Boston’s The Big Picture is about News Stories in Photographs. Below we present 15 Inspiring Photo Stories. All photo stories are linked to the Big Picture site. These photographs are copyrighted to Boston.com. Please check our Previous Similar Post Here.
The growing population of the world, now estimated to be over 7 billion, marks a global milestone and presents obvious challenges for the planet. There are extremely densely populated cities and sparsely populated countries. China is the most populous country with India following closely behind.
Flood waters inundating Thailand north of Bangkok since July have made the journey south and reached the capital. The disaster is responsible for 400 deaths in Thailand and neighboring Cambodia and Vietnam. Thailand is the world’s biggest rice exporter, but the floods have wiped out over a quarter of the country’s crop.
The Hajj pilgrimage draws millions of Muslims from around the world every year to Mecca, the birthplace of the Prophet Muhammad, Islam’s holiest place. Saudi Arabia expects to host perhaps three million people in a ritual journey that every able-bodied Muslim who can afford it must make at least once in their lifetime.
Often in the Big Picture we feature “slice of life” photography originating from around the world, brought to us by photographers based in those countries who work for the Associated Press, Reuters and Getty Images.
Kashmir is a scenic land of tranquil beauty. A longstanding dispute over control of the region ensures that life for Kashmiris is anything but tranquil. Both India and Pakistan claim Kashmir, and a fortified Line of Control separates forces. China also administers part of the region.
Water is essential to life but in such places as India, Pakistan, China, and Thailand deluges have once again caused misery. Typhoon Nesat hit the Philippines earlier this week on its way to south China. In Pakistan, more than 5 million people have been affected by recent flooding, according to the aid agency Oxfam.
North Korea has long been enigmatic – especially to the West. An elaborate cult of personality created around the ruling Kim family permeates both the cultural and political lives of the nation. The world’s most militarized nation, it has been developing nuclear weapons and a space program.
Indian Hindu devotees throughout the world celebrate Janmashtami, which marks the birth of Hindu God Lord Krishna with enormous zeal and enthusiasm. Children and adults dress as the Hindu God Krishna and his consort Radha in bright, elaborate costumes and jewelry.
Rebels swept into the center of Tripoli over the weekend, and the end appeared to be inevitable for the 42-year reign of Moammar Khadafy as leader of Libya, but government forces were still putting up sporadic resistance in pockets of the city. The whereabouts of Khadafy were unknown.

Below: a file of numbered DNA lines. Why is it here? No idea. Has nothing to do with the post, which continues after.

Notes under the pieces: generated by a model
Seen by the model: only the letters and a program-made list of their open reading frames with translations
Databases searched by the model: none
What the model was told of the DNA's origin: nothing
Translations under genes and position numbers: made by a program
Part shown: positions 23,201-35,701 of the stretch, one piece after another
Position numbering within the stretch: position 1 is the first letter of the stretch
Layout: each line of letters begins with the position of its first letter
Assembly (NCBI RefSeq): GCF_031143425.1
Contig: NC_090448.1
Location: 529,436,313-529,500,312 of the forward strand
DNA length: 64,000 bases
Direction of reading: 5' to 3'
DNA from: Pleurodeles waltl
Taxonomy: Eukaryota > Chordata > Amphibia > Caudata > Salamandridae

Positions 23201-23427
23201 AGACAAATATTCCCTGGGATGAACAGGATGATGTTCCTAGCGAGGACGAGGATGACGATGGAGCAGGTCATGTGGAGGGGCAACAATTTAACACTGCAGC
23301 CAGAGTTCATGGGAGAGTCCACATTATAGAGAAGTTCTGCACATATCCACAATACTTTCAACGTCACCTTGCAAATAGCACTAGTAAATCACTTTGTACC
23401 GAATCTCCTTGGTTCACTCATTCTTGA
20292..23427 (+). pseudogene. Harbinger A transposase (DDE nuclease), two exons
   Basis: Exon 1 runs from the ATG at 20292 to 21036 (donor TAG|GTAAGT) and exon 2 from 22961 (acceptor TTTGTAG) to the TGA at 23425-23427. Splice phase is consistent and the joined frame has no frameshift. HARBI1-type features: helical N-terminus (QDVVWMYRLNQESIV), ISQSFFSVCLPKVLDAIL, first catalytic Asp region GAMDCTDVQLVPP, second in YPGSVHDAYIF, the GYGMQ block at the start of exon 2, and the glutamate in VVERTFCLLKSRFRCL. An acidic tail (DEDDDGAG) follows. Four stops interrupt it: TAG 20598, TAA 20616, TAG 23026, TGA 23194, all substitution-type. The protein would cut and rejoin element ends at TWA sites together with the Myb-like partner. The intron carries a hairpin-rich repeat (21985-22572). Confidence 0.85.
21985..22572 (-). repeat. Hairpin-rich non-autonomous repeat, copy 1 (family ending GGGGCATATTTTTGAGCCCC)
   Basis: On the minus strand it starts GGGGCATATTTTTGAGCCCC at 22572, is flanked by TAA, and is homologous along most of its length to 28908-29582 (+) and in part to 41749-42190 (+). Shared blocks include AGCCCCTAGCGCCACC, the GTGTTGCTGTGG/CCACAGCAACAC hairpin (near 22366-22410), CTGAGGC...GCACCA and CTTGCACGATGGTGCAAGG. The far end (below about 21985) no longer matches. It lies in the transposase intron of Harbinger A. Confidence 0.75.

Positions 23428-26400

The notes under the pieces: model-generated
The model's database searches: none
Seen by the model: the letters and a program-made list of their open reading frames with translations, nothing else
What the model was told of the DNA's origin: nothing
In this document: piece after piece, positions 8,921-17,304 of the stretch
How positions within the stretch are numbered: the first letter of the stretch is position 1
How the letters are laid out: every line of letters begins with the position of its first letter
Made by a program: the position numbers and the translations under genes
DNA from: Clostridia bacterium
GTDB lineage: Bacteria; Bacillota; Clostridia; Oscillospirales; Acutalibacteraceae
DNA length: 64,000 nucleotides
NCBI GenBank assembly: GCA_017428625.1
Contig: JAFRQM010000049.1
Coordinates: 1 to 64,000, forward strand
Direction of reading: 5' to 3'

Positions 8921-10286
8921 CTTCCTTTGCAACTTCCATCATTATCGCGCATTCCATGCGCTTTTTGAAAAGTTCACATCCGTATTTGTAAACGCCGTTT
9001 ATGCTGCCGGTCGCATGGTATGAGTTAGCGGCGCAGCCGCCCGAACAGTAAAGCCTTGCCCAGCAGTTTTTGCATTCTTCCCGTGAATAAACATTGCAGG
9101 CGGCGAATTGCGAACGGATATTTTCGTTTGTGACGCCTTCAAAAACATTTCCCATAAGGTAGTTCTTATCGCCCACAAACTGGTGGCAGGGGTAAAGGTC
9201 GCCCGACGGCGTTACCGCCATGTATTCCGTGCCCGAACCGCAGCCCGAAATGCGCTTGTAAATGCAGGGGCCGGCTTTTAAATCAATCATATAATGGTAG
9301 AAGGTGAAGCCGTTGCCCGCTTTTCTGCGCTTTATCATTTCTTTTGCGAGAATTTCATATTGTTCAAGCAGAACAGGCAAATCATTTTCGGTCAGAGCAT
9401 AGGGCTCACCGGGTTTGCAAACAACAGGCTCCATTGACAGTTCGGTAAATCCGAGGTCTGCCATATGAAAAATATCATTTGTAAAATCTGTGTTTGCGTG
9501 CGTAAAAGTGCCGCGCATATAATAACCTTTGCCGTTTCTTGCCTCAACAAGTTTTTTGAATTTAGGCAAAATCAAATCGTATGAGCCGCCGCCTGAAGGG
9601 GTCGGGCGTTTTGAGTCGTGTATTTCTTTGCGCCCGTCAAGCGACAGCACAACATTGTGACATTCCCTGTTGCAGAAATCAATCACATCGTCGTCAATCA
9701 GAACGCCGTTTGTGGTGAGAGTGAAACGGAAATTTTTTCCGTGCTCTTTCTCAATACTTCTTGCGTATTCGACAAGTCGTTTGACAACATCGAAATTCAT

The country continues to mourn and investigate the loss of 68 people killed on the island of Utoya who were attending a youth summer camp of the country’s left-wing Labor Party as well as eight killed by a car bomb in Oslo last Friday.
In Guatemala City, a place called “The Mine” can deliver both a means of survival and a grisly death. Every day, dozens of residents salvage a living by scouring the massive dump for scrap metal. Facing the threat of mudslides, collapses, and disease, they can potentially earn twice the daily minimum wage.
In the Mixteca, one of the most impoverished regions in Mexico, migration to the United States has arrived like a storm. In a place so insular that pre-columbian languages like Mixteco, Trique, and Asmuzgos are still spoken more widely than Spanish, and where cars, electricity and indoor plumbing are recent introductions, if they exist at all, northern migration has emptied communities and transformed the lives of those left behind.
Glastonbury, a festival held at Worthy Farm in England, has become Europe’s largest such gathering for music fans. Its five-day run ended Sunday, after entertaining nearly 175,000 fans. Heavy rain and mud greeted the attendees, who paid 195 pounds (about $310) for a basic ticket compared to the 1 pound when the show began in 1970.
Commonly called “Budda’s birthday,” Vesak Day is a time for Buddhists worldwide to come together and celebrate the birth, enlightenment, and death of Buddha. The commemorations range from meditations and quiet prayers to alms giving events to long colorful processions.
Demonstrators around the globe observed May Day this past weekend with protests and mass gatherings, including a few that turned violent. The day has become an occasion for a wide range of agendas, from promoting rights for immigrant workers, to a traditional nod for International Workers’ Day, to a call for a revival of communism, to a celebration of spring.